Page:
By Aaron Brown, Crosswalk.com
Is God enough? This is not a trick question, but rather one we have to ask sometimes. Ask ourselves, ask others. On one hand, how can we ever have enough of God? He’s perfect: omnipotent, omnipresent, and loves us unconditionally. That sounds like someone who deserves all of our time. Then on the other hand, if God were enough, why do we find ourselves doubting Him time and time again? We turn our back on Him, prioritizing people or things as more important. Instead of running to His arms, we run away. The issue with our belief that God is enough results from forgetfulness. We lose sight of what God has done for us and stop trusting in His promises. Thankfully, there is a solution. Here’s how to fix our mindset when we forget that God is enough.
Why We Forget That God Is Enough
There are numerous occasions in the Bible where God’s people turn their backs on Him. Believers give into fear, doubt, people-pleasing, and other sins. The reasons vary, but none are ever justifiable. Still, in both the Old and New Testaments we are given examples of this behavior. Reading these stories today, we can easily look back with hindsight and wonder why they didn’t consistently believe. All of their stories worked out either in life or in salvation. God kept every one of His promises, so why would they ever doubt Him?
A better question is, why do we read their stories, question why they doubted, and still doubt ourselves? There seems to be something about being human that leads us to question if God is enough. Even if yesterday we said He was, today we could find ourselves doubting.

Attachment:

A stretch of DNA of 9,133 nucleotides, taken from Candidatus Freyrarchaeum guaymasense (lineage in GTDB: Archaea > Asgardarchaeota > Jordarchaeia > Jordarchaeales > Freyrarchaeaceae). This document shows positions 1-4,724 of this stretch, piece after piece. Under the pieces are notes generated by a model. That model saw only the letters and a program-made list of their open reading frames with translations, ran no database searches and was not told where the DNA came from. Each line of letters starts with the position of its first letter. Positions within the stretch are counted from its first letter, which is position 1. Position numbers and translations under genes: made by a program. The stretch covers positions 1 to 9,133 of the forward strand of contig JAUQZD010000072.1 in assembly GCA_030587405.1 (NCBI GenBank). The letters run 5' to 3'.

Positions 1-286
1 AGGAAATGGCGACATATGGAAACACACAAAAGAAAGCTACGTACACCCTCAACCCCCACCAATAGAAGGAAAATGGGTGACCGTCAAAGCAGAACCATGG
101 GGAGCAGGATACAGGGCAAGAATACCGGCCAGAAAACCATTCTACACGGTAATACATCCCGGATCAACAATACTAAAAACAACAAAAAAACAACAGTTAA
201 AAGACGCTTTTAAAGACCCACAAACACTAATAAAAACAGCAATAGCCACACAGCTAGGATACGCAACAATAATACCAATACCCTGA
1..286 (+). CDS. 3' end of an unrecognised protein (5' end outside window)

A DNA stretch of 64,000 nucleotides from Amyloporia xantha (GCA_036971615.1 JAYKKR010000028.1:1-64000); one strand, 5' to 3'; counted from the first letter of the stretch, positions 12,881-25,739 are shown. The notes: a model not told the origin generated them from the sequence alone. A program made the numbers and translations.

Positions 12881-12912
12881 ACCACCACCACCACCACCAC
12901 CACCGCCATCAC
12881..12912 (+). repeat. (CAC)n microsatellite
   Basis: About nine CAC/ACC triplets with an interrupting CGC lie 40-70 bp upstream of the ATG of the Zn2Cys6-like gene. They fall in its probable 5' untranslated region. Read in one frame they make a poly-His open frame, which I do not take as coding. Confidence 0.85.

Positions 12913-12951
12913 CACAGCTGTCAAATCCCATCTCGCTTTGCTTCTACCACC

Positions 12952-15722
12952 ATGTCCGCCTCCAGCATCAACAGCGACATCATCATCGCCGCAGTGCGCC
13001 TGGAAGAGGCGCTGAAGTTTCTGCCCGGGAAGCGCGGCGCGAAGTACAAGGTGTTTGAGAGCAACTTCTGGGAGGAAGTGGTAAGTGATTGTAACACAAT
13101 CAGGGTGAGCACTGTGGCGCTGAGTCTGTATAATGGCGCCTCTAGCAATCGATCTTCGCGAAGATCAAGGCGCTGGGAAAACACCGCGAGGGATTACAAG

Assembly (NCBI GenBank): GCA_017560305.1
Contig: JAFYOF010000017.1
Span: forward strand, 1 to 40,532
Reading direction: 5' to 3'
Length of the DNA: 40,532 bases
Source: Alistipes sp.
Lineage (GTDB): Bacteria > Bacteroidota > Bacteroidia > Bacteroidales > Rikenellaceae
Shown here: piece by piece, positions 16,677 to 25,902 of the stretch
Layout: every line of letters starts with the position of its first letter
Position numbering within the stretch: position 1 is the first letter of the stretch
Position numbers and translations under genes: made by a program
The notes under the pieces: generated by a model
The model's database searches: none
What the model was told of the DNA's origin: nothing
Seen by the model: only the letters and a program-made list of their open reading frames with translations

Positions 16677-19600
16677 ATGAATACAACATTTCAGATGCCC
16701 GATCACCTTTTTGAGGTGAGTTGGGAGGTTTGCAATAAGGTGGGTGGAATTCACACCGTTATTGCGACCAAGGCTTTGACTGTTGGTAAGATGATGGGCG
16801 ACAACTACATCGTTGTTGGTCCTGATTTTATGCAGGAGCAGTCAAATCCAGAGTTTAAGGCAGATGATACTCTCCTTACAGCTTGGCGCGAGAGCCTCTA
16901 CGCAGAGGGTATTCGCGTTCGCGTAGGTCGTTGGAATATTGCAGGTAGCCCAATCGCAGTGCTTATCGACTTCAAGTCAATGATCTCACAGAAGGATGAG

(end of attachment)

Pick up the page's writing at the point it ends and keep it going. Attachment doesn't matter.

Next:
A great example can be found in the Old Testament in the Book of Exodus. After God freed the Israelites from captivity in Egypt, they had plenty of reason to be grateful and offer praise. They just left a terrible situation and their future as a nation appeared more optimistic. However, life was simply not perfect and in the midst of suffering God stopped being enough for them. More accurately, they stopped seeing God as enough.
“The entire Israelite community grumbled against Moses and Aaron in the wilderness. The Israelites said to them, ‘If only we had died by the Lord’s hand in the land of Egypt, when we sat by pots of meat and ate all the bread we wanted. Instead, you brought us into this wilderness to make this whole assembly die of hunger!’” (Exodus 16:2-3).
What their testimony reveals to us is that suffering is the reason we forget God is enough. In the midst of suffering, we are prone to question our circumstances, others, ourselves, and definitely God. That’s what the Israelites did. They grumbled about their circumstances, complained to Moses and Aaron, and longed to be back in Egypt. They lost sight of God.
We are no different from the Jews. We too enter our own forgetfulness when we suffer. Circumstances lead us to forget about God’s provision, people make us doubt God’s love. Suffering has a way of sharpening our focus, but not usually on God, and not usually on positivity.
Suffering, of course, does not have to deter us from God, at least not forever. Just as we garner from the Israelites an understanding of why we forget that God is enough, Scripture informs us as to why God is enough.
What the Bible Tells Us about God and His Fulfillment
“Ask, and it will be given to you. Seek, and you will find. Knock, and the door[a] will be opened to you. For everyone who asks receives, and the one who seeks finds, and to the one who knocks, the door will be opened.” (Matthew 7:7-8)
“Therefore I tell you, everything you pray and ask for—believe that you have received it and it will be yours.” (Mark 11:24)
Not one promise that God gave His people went unfulfilled. No matter what season they were in, God kept His Word. The Israelites doubted God after their release from Egypt, but they found their way back to Him again. And in time, they found their way to the Promised Land, just as He promised.
This story among others informs us that God is trustworthy. While people may disappoint and circumstances change, God has an indelible characteristic. We can trust Him. Thus, when Jesus tells His disciples, and us, that we can pray in the Father’s Name, and whatever we ask we shall receive, we can believe Him. Again, God is to be trusted.